Eleanor and Bill RevelleSubmitted photo

Alderman Eleanor Revelle (7th Ward) and her husband William Revelle, PhD, a Northwestern University professor of psychology, were recently honored by The Bulletin of the Atomic Scientists for their environmental work. Citing their “early recognition that climate change poses a threat to humanity,” the Chicago-based Bulletin celebrated the Revelles in October at their annual dinner, which included a video tribute from environmentalist and former Vice President Al Gore.  

“Bill and Eleanor have shown tremendous leadership at the Bulletin, and they’ve done it in a variety of ways,” says Rachel Bronson, PhD, Executive Director of The Bulletin. “Bill is passionate about nuclear security and climate change, which are two of the issues we focus on. And Eleanor has been a real leader on climate change in Evanston.” The Bulletin honored both Revelles together because, as Dr. Bronson explained, “they really operate as a couple.”  

“It’s a little daunting,” says Ald. Revelle of the acknowledgement, “but The Bulletin is such an important organization, so it’s really an honor to be recognized.”

The Bulletin was founded in 1945 by scientists who, as part of the Manhattan Project, had helped develop the first nuclear bombs but felt compelled to inform the public about their risks and lobby for their prohibition. It created the Doomsday Clock, which was set at 7 minutes to midnight in 1947 to symbolically measure how close we were to a possible global nuclear catastrophe. Today the clock is set at 3 minutes to midnight because the nuclear threat is now compounded by climate change, bioweapons, and other manmade technologies, according to The Bulletin.

Dr. Bronson credits Dr. Bill Revelle – who has served on The Bulletin’s board for nine years and is currently Vice-Chair – with being a “key driver” in making sure The Bulletin included climate change in its work. He also helped develop their Doomsday Dashboard – an interactive web page that tracks the factors used to determine the Doomsday Clock’s time, such as the number of nuclear warheads worldwide, sea level rise, global temperature differences, concerns about gene editing, and loss of biodiversity.

A Family History of Environmentalism

Dr. Bill Revelle, who specializes in personality research and quantitative methodology, inherited his interest in the environment from his father, Roger Revelle, Ph.D., an oceanographer whose research concluded that the burning of fossil fuels was responsible for rising carbon dioxide levels in Earth’s atmosphere.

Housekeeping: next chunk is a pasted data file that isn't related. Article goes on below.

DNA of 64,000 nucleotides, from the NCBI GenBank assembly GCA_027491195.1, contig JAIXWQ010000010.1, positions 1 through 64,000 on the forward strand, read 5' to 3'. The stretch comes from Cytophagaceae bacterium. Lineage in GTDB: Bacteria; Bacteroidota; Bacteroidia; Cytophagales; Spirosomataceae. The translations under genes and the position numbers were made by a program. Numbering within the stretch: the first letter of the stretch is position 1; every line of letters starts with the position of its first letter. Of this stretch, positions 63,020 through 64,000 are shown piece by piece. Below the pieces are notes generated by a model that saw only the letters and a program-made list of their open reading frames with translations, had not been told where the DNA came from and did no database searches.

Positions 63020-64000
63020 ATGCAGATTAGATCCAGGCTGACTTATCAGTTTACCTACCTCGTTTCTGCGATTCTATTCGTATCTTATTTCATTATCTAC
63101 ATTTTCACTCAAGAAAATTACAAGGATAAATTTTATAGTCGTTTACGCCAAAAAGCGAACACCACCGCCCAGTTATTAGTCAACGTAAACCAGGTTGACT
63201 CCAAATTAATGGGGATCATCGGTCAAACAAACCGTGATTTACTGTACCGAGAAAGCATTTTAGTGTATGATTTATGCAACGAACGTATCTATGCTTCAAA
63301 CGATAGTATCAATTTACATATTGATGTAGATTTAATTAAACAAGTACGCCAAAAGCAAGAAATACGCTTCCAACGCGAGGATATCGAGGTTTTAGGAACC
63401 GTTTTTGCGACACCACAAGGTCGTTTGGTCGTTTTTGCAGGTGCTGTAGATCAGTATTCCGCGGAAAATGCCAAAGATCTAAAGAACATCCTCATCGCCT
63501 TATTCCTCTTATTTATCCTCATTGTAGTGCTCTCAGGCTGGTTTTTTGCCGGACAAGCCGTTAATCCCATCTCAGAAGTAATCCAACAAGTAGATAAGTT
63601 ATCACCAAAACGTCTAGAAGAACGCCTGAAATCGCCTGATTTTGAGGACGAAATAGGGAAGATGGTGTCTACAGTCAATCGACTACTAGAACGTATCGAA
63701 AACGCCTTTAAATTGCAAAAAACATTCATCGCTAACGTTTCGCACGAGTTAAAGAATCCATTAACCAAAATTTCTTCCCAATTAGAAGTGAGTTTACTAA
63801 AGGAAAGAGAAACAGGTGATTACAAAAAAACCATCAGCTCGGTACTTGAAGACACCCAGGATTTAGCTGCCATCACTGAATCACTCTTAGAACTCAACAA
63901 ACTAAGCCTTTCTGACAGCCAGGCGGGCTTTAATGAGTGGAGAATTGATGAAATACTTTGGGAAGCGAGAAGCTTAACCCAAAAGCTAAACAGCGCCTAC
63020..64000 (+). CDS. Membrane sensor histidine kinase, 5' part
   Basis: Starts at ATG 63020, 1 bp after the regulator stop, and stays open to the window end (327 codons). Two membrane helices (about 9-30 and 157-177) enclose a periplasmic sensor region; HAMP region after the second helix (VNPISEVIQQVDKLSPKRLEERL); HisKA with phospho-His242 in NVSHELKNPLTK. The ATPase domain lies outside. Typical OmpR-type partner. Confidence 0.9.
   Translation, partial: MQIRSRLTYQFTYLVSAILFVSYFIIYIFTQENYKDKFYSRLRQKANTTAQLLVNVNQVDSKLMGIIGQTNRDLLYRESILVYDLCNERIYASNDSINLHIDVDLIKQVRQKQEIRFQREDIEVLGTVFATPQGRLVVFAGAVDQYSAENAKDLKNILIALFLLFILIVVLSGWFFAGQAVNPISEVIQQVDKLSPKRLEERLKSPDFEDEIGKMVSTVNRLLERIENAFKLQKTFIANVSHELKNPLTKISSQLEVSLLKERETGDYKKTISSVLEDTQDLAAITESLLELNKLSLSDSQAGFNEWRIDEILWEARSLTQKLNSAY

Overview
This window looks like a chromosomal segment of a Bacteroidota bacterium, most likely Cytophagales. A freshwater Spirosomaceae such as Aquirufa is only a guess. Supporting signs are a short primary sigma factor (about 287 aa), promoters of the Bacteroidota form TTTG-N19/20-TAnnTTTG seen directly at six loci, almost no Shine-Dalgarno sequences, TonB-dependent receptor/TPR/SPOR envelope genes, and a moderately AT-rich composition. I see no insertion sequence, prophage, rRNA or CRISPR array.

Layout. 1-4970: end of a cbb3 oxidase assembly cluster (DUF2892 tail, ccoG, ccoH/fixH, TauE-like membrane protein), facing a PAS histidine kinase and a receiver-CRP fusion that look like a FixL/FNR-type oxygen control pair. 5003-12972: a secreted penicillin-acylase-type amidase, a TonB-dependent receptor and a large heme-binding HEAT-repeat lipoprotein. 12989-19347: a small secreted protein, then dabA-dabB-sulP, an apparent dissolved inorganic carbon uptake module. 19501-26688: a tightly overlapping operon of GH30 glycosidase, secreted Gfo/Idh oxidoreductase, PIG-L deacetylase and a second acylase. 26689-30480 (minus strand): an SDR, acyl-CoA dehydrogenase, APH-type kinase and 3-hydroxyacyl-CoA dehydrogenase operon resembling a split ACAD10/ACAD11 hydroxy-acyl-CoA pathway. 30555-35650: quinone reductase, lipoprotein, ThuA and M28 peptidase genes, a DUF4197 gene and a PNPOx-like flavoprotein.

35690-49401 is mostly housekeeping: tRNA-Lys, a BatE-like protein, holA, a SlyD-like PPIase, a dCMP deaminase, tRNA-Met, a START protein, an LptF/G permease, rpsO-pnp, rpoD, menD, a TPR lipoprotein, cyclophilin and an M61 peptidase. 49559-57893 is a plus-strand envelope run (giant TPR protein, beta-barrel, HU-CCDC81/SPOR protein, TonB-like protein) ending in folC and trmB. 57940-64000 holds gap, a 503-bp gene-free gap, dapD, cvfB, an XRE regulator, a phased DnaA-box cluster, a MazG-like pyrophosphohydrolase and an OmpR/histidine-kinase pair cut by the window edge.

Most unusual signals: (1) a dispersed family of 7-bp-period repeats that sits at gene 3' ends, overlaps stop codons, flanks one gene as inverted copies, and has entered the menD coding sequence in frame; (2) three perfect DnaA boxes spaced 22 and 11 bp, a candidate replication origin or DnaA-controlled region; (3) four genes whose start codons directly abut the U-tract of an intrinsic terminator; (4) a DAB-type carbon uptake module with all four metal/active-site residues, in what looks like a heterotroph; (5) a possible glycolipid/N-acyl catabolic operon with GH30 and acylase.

“I grew up with climate scientists,” he says. “My father studied greenhouse gases and climate change. It was dinner table conversation for me.”  

From 1950 to 1963, Dr. Roger Revelle was director of the Scripps Institution of Oceanography, part of the University of California San Diego, which he helped establish. He went on to teach at Harvard for 10 years before returning to UC San Diego.  

Along with his colleague, Hans Seuss, Ph.D., Dr. Roger Revelle predicted in a 1957 paper that excess atmospheric carbon dioxide would create a “greenhouse effect” and eventually cause global warming. He supported scientist Charles David Keeling’s research to measure carbon dioxide levels around Mauna Loa, a volcano on the Island of Hawaii. In 1958, atmospheric carbon dioxide levels measured 315 parts per million (ppm); today CO2 levels have risen above 400 ppm – a trend that corresponds with rising global surface temperature, according to the Global Temperature Chart maintained by Columbia University climate scientists.  

Local Climate Champion
Ten years ago, Evanston signed the U.S. Mayors Climate Protection Agreement, which committed the City to meet an international agreement addressing climate “disruption” known as the Kyoto Protocol. Ald. Revelle and other citizens were recruited in 2007 to help develop what became the Evanston Climate Action Plan, which laid out 200 strategies for reducing Evanston’s greenhouse gas (GHG) emissions by 13%, a goal the City succeeded in achieving by mid-2013. Participants went on to form Citizens’ Greener Evanston (CGE), of which Ald. Revelle served as vice president for one year and president for four years.